62. Shift click to grab multiple tracks. Effect 1 and they all are effected (like volume)
63. Change cue to a different output to be able to cue each track (headphones icon)
64. Ctrl + shift + m – add midi clip
65. Alt + click – expand/collapse all tracks
66. Click + shift + arrow key – shorten or lengthen selected midi notes.
67. add return track ctrl + alt. + T
68. Cmd + Del – deletes automation but not the clip.
69. Drag section of a clip to a midi track, automatically creates a simpler with the sample
70. Assign knob to 1 clip for looping & pitch correct
71. Highlight all clips change warp settings, save, launch info etc
72. Simpler to sampler
73. Shift + – zoom in. – zoom out
74. Shift ? – shows info
75. Cmd alt B – show/hide browser
76. Cmd alt O – show/hide overview
77.cmd alt I – show/hide I/O
78. Cmd alt S – show/hide sends
79. Cmd alt m – show hide mixer
80. Cmd , – preferences
81. Cmd drag – fine adjustments
82. Cmd R – rename tab, rename next
83. Cmd up/down double or half loop length
84. Cmd up/down on midi part – goes to next midi note
85. Shift left right on midi note – lengthen shorten note
86. Enter – launch selected clip/clips
87. Cmd L – loop selected
88. Shift drag over envelope breakpoints.
89. Cmd t – create audio track
90. Cmd shift t – create midi track
91. Cmd alt t – create return track
92. Cmd M Midi map on off
93. Cmd K key map on off
94. Cmd U quantize
95. Cmd drag (alt drag PC) adjust velocity on selected midi notes
96 Cmd shift U quantize Settings
97. Route multiple tracks to sidechain
98. Utility for automated volume & volume for fine tuning later

via Synthtopia

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What makes music software popular? Simple recording, DJ, and remix apps unsurprisingly do well. But perhaps as a testament to the importance of individual music expression, some stranger entries do, too. And those less-typical software creations can give you new ways of exploring music creation and performance. Just take Nodal.

GarageBand sits comfortably at the top of the sellers list on Apple’s App Store. But, at least briefly, a generative composition tool has rocketed to second place. Nodal 1.7, available for both Mac and Windows, is unlike most music production tools. In place of linear track arrangement, clusters of graphical nodes represent musical structure, awaiting real-time experimentation. In a network you create, “virtual players” produce patterns by traversing a geometric map defining pitch, rhythm, and sequence.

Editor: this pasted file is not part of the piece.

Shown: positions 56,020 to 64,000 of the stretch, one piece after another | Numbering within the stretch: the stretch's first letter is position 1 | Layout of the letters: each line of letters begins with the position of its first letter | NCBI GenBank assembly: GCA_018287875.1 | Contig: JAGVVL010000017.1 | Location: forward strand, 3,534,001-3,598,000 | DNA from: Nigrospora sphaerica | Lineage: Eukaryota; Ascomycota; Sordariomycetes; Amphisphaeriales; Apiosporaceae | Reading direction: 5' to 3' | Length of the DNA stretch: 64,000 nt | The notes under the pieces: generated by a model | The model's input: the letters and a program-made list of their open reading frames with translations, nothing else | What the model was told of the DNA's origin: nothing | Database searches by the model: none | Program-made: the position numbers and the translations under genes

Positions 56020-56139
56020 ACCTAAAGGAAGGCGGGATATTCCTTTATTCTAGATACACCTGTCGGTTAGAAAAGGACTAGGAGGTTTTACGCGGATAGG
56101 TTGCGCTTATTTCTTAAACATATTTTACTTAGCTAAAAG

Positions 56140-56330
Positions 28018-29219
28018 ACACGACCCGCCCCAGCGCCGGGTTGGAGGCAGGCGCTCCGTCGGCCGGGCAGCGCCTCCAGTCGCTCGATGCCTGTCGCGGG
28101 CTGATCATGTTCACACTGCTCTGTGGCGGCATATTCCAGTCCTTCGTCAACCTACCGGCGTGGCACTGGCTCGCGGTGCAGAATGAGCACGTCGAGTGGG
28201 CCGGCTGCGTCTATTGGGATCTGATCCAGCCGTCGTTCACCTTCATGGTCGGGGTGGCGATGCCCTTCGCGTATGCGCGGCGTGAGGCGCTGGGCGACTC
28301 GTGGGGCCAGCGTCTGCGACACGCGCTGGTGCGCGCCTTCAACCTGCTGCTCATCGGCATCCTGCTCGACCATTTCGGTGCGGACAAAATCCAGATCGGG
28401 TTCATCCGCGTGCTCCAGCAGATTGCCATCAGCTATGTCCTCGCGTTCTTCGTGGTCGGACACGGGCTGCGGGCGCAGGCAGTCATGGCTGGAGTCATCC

Nodal and tools like it have always been able to create musical machines from simple elements, letting the user define an arrangement and then set it in motion. But Nodal 1.7 is a major release in that it allows MIDI control, so that you can actually “play” the structure and not just sit back and let it roll.

This isn’t just for ambient music lovers, either – sync features mean you can use Nodal just as easily in rhythmic pieces or even dance music.

Developer Peter Mcilwain tells CDM:

We think new features make [Nodal 1.7] a serious composing tool. Firstly, it can be synced to other applications. Next, individual networks can be triggered (like clips in Ableton) from MIDI notes. The velocity levels in these networks can be scaled according to the velocity of the triggering note. Also, the edges or connections between nodes can now contain MIDI controller curves. This is all demonstrated in [the YouTube clip at top].

The triggering aspect means that you can perform with a generative system in a very intuitive way. Also, I have been working on a piece for a flute ensemble in which I create a triggering score in Logic. This information is then sent to Nodal. Nodal then sends back MIDI which is rendered and recorded in Logic. I’m finding this a fascinating and natural way to work.

Nodal has slipped a bit since Peter first contacted me, but seeing this among the top Mac App Store apps to me is tremendously satisfying. Peter tells us they’re not giving up their day jobs, but it’s nice just to get to support great software.

Nodal: Generative Music Software

I’d love to hear more about Nodal here, especially if you’re making interesting stuff with it. Of course, to discuss with other Nodal users, your best bet is the Nodal discussion group:

Support | Nodal Google Group

The development team – Jon McCormack, Alan Dorin, Aidan Lane, Jon McCormack and Peter McIlwain of Monash University’s Centre for Electronic Media Art in Australia – have published technical papers, too:

Nodal R&D / Technical Papers

Nodal fans / users … or other folks doing development … we’d love to hear from you.

For more generative goodness, see also:

Intermorphic and Noatikl / Mixtilk, a cross-platform system that also includes mobile tools for iOS, from the same team that collaborated with Brian Eno and worked on the landmark SSEYO Koan system.

Hans Kuder’s Tiction uses graphical nodes as does Nodal, and, built in Processing, works on any OS (including Linux). Unfortunately, I’m not sure what happens to Hans or the tool; if anyone knows, let us know.

There are probably others I’m forgetting as the coffee settles in, so chime in in comments.